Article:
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Institut für Betriebswirtschaftslehre Chair for Marketing and Market Research

Social Networks

Prof. Christophe Van den Bulte, Ph.D.

Associate Professor of Marketing at Wharton, University of Pennsylvania.

Ph.D. Seminar

scheduled end of August 2011
Location: tba

Course Description:
The objective of this PhD mini-course is to provide a selective primer on social network theory and methods relevant to research in business, especially marketing and management. Social network research is somewhat unique in that it asks questions not only about characteristics of people or organizations, or even about characteristics of relations among people or organizations, but about the pattern or structure of these relations. That requires both different theories and different research methods. So, the course covers both theory/concepts and methods/techniques.

For the theoretical concepts and mechanisms, we will draw mostly on literature in sociology and organization research since this is where much of the theory and best research has originated. For the methods, we will focus on basic quantitative tools and use the Ucinet software package for simple data analysis problems. The course will focus on deterministic tools. It will briefly touch upon more advanced statistical tools applied in recent research, but merely to raise awareness of them. Knowledge of linear regression is the only statistical prerequisite.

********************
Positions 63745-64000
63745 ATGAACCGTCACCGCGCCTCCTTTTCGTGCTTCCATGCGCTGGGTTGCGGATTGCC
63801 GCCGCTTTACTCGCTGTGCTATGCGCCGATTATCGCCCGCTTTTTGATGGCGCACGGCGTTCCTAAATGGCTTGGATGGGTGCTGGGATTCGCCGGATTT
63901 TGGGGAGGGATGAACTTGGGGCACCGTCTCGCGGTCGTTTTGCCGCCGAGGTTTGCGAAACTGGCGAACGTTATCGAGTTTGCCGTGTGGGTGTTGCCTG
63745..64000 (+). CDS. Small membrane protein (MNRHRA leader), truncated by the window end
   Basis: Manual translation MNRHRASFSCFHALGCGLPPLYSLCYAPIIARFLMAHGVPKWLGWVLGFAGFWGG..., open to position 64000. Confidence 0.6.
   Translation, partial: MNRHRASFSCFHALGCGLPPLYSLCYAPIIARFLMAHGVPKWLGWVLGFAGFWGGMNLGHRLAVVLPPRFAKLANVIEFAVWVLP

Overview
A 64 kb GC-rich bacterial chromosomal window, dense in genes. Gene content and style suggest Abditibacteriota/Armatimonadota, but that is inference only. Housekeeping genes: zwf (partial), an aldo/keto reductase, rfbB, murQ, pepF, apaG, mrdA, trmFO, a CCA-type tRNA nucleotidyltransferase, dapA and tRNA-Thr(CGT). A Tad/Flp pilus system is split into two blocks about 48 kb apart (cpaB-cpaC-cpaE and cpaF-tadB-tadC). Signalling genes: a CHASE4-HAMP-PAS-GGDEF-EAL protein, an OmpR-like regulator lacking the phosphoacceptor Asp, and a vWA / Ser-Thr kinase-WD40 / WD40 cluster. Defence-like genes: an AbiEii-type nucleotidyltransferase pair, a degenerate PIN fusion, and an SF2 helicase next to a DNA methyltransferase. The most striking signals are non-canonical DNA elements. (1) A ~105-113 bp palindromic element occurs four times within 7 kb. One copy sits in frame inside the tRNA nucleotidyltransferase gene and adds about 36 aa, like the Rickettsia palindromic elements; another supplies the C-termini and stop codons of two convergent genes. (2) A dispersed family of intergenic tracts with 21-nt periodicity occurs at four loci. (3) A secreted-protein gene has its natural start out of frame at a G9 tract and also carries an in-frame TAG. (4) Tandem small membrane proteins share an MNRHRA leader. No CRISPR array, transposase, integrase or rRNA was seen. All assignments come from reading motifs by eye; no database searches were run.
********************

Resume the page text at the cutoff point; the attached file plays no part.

From a substantive point of view, we will focus on framing and analyzing issues of interest to business researchers from the perspective of “how does network structure influence …”:

  • The flow of information (relevant for word-of-mouth about new products and for R&D-marketing interaction in new product development);
  • Power (relevant for the ability to charge higher prices, obtain scarce resources, and mobilize colleagues and other departments, etc.);
  • Trust (relevant for cooperation among and within organizations);
  • Prestige and status, which in turn affect power, trust, and competitive structure.

From a theory and research technique point of view, we will focus on:

  • Collecting and handling network data
  • Density and closure
  • Small worlds, information brokerage, and weak ties
  • Centrality
  • Closure, brokerage and tie strength: Further arguments and contingencies
  • Identifying groups: Relational and positional approaches
  • Social contagion and diffusion
  • Network visualization and statistical analysis

Required Readings:
To be communicated.


Syllabus (PDF, 64 KB)

Organized by:
Prof. Dr. Florian Stahl